SmartGlass, which enabled Microsoft's Xbox 360 to communicate with mobile devices, came relatively late in the console's life cycle. But Xbox One has been designed to maximize interplay with your Windows, Android, and iOS hardware, Microsoft revealed today. The company is sharing new details on what the next-generation SmartGlass experience will entail. First, connecting your console and smartphone or tablet will be a much faster process. Whereas the original app controlled Xbox 360 through the cloud, SmartGlass on Xbox One talks to the console directly over your Wi-Fi network. Microsoft says the initial connection now takes just four seconds, and subsequent connections only get faster from there.
Faster connections and an in-game help system
Players can also set up multiplayer matchmaking with SmartGlass; this helps cut back on mid-game interruptions, according to Microsoft. And up to 16 SmartGlass devices can communicate with Xbox One simultaneously, four times the maximum possible on 360. You'll even be able to look to SmartGlass for help if you get stuck at a certain section of a game. "SmartGlass follows your progress and knows exactly where you’re at and where you’re having trouble, so that when you hit the help button you’ll be given the tips you need," says Xbox Live general manager Ron Pessner, who leads SmartGlass engineering. Publishers will need to enable this functionality with individual titles, so we'll have to see how widespread support is at the console's launch.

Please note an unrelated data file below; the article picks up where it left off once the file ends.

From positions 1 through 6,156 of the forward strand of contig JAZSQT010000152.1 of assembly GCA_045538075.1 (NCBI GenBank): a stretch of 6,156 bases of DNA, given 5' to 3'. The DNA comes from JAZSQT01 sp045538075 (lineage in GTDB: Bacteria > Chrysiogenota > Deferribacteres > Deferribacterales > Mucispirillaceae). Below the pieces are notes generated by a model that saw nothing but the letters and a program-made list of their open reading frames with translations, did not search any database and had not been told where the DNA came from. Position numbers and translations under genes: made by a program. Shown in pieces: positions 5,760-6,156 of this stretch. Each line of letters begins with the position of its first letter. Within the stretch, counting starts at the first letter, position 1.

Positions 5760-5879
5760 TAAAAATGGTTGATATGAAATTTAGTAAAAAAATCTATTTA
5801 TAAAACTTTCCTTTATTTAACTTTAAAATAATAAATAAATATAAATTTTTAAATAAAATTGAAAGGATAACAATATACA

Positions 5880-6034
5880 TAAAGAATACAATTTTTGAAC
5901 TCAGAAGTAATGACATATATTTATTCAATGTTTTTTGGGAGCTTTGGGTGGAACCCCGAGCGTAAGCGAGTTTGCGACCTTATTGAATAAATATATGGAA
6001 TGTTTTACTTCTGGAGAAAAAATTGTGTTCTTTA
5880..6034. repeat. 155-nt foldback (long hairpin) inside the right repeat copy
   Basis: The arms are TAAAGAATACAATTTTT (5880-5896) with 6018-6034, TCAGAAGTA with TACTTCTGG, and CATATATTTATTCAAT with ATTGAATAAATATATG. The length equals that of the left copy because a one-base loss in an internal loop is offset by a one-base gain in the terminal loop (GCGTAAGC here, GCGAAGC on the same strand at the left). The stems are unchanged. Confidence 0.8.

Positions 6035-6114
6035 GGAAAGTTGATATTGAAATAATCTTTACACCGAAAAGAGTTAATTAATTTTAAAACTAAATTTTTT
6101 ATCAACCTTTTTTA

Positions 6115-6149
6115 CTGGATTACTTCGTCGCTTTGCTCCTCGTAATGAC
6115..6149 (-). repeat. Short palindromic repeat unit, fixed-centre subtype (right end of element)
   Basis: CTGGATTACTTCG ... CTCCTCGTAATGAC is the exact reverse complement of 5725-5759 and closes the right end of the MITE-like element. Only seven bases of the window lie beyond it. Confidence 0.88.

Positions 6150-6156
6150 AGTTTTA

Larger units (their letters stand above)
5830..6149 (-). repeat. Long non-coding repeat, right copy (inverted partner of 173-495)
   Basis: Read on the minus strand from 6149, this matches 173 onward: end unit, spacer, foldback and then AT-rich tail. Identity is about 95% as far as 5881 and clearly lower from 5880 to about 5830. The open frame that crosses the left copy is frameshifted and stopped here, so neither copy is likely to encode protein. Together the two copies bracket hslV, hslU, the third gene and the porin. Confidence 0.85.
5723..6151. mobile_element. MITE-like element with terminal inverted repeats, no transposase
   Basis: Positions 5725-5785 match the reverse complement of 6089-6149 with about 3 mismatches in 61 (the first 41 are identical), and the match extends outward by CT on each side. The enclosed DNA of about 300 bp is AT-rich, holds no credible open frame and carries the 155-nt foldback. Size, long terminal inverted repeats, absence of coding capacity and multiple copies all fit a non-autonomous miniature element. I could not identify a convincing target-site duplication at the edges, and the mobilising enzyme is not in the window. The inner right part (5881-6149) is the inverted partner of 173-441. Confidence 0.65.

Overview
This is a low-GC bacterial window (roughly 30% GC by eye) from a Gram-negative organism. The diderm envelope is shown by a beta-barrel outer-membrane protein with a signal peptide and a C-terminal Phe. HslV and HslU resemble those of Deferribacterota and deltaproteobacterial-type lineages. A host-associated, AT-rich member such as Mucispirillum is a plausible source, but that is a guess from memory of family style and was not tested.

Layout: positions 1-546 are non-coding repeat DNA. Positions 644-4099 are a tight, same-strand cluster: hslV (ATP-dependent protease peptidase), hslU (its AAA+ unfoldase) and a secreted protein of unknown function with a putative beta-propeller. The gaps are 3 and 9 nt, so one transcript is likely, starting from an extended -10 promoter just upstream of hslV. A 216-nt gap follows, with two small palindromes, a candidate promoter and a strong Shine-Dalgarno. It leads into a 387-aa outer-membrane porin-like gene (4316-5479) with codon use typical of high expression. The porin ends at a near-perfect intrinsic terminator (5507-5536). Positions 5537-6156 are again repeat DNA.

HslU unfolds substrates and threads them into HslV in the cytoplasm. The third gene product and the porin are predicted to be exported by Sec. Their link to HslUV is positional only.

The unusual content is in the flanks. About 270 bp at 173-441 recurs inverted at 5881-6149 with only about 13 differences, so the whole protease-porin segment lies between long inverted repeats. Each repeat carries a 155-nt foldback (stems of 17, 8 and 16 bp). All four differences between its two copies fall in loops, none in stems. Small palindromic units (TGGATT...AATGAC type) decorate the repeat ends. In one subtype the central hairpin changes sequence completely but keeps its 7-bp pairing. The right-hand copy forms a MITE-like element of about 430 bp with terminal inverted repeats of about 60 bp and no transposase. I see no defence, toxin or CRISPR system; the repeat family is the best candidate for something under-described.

This isn't exactly the Wii U
Microsoft has also worked to improve input latency with SmartGlass, giving developers greater incentive to let you use a phone or tablet to control Xbox One games. But you'll still need the regular controller handy; Microsoft isn't trying to mimic the Wii U with this approach. "It has to be the right fit for the right game to use SmartGlass as a dedicated controller," says Pessner. You may be choosing plays in Madden with a tablet, but you'll still be executing those plans on a gamepad.
Predictably, SmartGlass will provide gamers remote access to their Xbox Live achievements, friends list, and messages. But it gets better, as you'll also have the ability to view saved clips from Xbox One's Game DVR. Xbox One's OneGuide — which aggregates live TV listings and content from video-on-demand services — can also be used from SmartGlass. You can read more at Xbox Wire, and we expect to learn even more about how SmartGlass will serve as your Xbox One companion as the console's November 22nd launch approaches.